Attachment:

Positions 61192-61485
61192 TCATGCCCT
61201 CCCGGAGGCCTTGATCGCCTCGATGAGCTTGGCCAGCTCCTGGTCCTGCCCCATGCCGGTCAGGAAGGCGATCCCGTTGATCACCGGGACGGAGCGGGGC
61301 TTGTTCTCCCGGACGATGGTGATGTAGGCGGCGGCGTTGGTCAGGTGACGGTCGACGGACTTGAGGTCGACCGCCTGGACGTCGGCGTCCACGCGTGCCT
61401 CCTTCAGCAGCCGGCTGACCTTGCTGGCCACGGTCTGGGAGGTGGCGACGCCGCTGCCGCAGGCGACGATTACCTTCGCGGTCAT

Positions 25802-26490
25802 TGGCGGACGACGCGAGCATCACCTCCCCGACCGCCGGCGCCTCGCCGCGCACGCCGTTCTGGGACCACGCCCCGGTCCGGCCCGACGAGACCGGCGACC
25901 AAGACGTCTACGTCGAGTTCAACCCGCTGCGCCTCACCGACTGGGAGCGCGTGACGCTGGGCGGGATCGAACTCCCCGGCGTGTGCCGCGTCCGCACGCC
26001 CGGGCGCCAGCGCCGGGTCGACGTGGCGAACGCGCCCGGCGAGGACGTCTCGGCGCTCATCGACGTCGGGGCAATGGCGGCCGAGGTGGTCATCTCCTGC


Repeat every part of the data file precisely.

Positions 61192-61485
61192 TCATGCCCT
61201 CCCGGAGGCCTTGATCGCCTCGATGAGCTTGGCCAGCTCCTGGTCCTGCCCCATGCCGGTCAGGAAGGCGATCCCGTTGATCACCGGGACGGAGCGGGGC
61301 TTGTTCTCCCGGACGATGGTGATGTAGGCGGCGGCGTTGGTCAGGTGACGGTCGACGGACTTGAGGTCGACCGCCTGGACGTCGGCGTCCACGCGTGCCT
61401 CCTTCAGCAGCCGGCTGACCTTGCTGGCCACGGTCTGGGAGGTGGCGACGCCGCTGCCGCAGGCGACGATTACCTTCGCGGTCAT

Positions 25802-26490
25802 TGGCGGACGACGCGAGCATCACCTCCCCGACCGCCGGCGCCTCGCCGCGCACGCCGTTCTGGGACCACGCCCCGGTCCGGCCCGACGAGACCGGCGACC
25901 AAGACGTCTACGTCGAGTTCAACCCGCTGCGCCTCACCGACTGGGAGCGCGTGACGCTGGGCGGGATCGAACTCCCCGGCGTGTGCCGCGTCCGCACGCC
26001 CGGGCGCCAGCGCCGGGTCGACGTGGCGAACGCGCCCGGCGAGGACGTCTCGGCGCTCATCGACGTCGGGGCAATGGCGGCCGAGGTGGTCATCTCCTGC